Try to tell a 6-year-old about Selma
Television news reports have shown old video footage of the original marchers trying to make it across the Edmund Pettus Bridge. The footage all ends the same way, of course: men and women beaten about the head and face, falling as the blows rain down.
How do I explain that march fifty years ago to a six-year-old? How do I explain to my daughter that police officers — police, supposedly the good guys — attacked unarmed men and women for the “crime” of trying to vote?
How do I tell her that those state troopers and sheriff’s deputies were terrified that a day might come that looks much like the present, when a black president would sit in the Oval Office, when a black Attorney General would go to court to protect the powerless, when the city of Selma, Alabama would have a black mayor?
It’s not easy to explain that time, even though it’s not so very distant. But I’m grateful for the challenge. It’s a good problem to have.
So much has changed in the last fifty years. The Alabama in which my daughter will grow up is not the same one in which I came of age.
Born in 2008, Carly has only known one president: Barack Obama. For her, there’s nothing special about seeing two adolescent black girls roll their eyes as their father pardons a Thanksgiving turkey. She has sat, bored, through many a news report showing a brown-skinned First Lady giving a speech or visiting a wounded veteran. She’s met black Congress members and state legislators, black mayors and school board members.
She has never lived under the lash of Jim Crow, never been told she couldn’t go to school with her white pals, never seen a sign outside a public restroom that says “WHITE.” She wouldn’t know what to make of it.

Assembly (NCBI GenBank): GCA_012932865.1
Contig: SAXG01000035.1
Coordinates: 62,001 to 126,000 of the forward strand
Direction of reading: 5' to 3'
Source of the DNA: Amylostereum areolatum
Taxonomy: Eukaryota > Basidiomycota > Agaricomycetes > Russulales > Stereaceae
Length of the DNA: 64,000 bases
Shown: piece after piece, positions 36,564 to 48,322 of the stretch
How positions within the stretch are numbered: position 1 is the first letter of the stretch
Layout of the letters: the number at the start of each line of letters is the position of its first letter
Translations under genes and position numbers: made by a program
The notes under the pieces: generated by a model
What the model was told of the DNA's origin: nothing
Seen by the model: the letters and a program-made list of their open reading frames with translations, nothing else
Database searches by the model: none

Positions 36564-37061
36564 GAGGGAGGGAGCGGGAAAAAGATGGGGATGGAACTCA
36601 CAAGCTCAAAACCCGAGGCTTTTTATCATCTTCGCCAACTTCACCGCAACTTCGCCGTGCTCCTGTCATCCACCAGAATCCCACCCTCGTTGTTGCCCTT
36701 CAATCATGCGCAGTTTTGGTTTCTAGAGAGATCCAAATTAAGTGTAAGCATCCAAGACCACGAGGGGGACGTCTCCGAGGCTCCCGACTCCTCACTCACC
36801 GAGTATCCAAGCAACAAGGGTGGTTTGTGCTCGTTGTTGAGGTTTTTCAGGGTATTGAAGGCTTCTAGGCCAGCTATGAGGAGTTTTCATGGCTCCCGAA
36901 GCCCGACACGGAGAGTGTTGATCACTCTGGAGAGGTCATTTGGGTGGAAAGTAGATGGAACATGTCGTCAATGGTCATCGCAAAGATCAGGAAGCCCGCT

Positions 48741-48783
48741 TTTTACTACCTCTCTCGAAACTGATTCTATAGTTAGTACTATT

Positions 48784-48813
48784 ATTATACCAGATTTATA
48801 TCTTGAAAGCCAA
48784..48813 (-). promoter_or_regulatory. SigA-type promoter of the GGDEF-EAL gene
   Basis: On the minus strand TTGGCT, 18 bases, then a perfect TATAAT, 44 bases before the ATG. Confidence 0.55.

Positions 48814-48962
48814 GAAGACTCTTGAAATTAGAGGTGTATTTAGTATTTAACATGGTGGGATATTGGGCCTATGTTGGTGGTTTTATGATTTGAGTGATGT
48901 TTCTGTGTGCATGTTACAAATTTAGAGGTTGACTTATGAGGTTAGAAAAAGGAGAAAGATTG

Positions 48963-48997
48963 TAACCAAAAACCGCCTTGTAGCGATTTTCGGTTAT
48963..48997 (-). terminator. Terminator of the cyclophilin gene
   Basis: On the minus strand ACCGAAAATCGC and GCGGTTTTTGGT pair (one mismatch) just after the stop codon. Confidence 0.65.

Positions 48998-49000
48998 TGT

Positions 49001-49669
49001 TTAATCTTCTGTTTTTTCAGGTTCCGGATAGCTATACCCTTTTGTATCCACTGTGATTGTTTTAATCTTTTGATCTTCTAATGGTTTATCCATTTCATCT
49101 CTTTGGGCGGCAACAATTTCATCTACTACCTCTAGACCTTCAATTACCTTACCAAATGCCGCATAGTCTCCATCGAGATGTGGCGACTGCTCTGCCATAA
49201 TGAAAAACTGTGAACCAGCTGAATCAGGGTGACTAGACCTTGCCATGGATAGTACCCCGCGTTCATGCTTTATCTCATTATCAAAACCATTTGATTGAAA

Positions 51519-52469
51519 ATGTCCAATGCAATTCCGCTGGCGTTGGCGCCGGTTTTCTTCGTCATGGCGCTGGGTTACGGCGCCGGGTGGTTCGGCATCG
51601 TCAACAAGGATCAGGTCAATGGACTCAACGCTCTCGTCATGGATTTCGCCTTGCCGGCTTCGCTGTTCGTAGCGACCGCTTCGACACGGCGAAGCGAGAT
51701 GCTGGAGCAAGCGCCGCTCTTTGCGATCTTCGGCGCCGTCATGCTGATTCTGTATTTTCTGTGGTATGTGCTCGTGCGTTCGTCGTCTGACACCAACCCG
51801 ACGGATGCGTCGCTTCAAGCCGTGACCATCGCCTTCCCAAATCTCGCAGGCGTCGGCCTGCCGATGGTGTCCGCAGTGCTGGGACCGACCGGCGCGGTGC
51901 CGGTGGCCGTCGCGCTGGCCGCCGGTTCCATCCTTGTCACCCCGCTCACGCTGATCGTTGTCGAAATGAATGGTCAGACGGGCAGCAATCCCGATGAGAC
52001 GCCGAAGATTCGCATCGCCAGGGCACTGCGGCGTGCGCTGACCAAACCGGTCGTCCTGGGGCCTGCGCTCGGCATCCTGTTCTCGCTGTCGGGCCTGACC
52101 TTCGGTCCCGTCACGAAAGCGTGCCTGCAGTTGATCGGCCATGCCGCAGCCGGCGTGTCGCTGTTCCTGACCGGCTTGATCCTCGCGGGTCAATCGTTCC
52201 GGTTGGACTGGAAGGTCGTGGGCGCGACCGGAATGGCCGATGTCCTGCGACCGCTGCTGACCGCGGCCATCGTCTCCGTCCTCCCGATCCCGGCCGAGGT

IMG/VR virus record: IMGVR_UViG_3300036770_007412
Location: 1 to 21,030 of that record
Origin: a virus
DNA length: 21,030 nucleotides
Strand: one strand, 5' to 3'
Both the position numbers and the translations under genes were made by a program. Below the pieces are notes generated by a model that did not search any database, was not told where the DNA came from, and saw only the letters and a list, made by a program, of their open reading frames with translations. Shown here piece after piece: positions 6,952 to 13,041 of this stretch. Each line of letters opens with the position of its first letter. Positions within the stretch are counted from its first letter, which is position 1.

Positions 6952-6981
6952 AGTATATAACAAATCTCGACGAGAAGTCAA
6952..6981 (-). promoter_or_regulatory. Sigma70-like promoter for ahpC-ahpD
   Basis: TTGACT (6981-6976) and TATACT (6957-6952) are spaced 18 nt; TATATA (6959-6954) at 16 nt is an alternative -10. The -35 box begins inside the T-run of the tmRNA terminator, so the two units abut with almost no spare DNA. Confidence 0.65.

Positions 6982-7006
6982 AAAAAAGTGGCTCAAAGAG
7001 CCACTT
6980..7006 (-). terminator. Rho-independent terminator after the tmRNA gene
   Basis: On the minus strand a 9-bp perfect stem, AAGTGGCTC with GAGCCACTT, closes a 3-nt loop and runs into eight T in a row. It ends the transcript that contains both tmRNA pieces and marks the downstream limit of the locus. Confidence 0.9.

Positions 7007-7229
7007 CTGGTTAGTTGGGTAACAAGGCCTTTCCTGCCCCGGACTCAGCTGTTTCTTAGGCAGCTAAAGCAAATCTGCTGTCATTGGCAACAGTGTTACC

I reject the premise of a post-racial America. Bigotry is alive and well, if no longer a supreme power. I know that Carly will face racism in her lifetime, whether from potential employers or police officers or schoolmates. Still, I know her life will be so very different from mine, in part because of the bravery of those men and women — led by the late Hosea Williams and my former Congressman, John Lewis — who dared to try to cross the Edmund Pettus Bridge.
Recently, Carly looked at a photograph shot by the famed Gordon Parks somewhere in Alabama during the 1950s. Part of an exhibit of Parks’ work at Atlanta’s High Museum of Art, the photo showed a public restroom entrance with the sign, “COLORED,” above it. “What’s that word?” she asked. “Colored,” I said.
She stared for a moment more. Then, “colored how?” She had no context for a word that had nothing to do with her Crayola box. “How do I explain this?” I thought. It’s a good problem to have.
Even as young adults, my parents were allowed to vote in Monroeville, Ala. They were among a few black Alabamians granted that right — in numbers too small to make any real difference. Throughout much of my childhood, the political powers remained resistant to change.
The lack of racial diversity among elected officials was only one part of the problem; equally damaging was the fact that white politicians didn’t appeal to black interests. Because most black citizens weren’t allowed to vote, they didn’t need to. They upheld the social and civic order of the day, which dictated an allegiance to Jim Crow.
That’s why that march across the Edmund Pettus Bridge was so important. Once all black Americans were able to exercise their constitutional right to vote, politicians were forced to consider our needs and desires. Black voters wanted good schools, paved streets and a fair system of criminal justice, just as white voters did. And once the Voting Rights Act passed, the accomplishments of the civil rights movement came into full bloom with a political structure forced to accommodate its black citizens.
I’ll find a way to explain that to Carly. I’ll tell her that the courageous men and women who walked the Edmund Pettus Bridge on a chilly March Sunday helped to create the world in which she lives.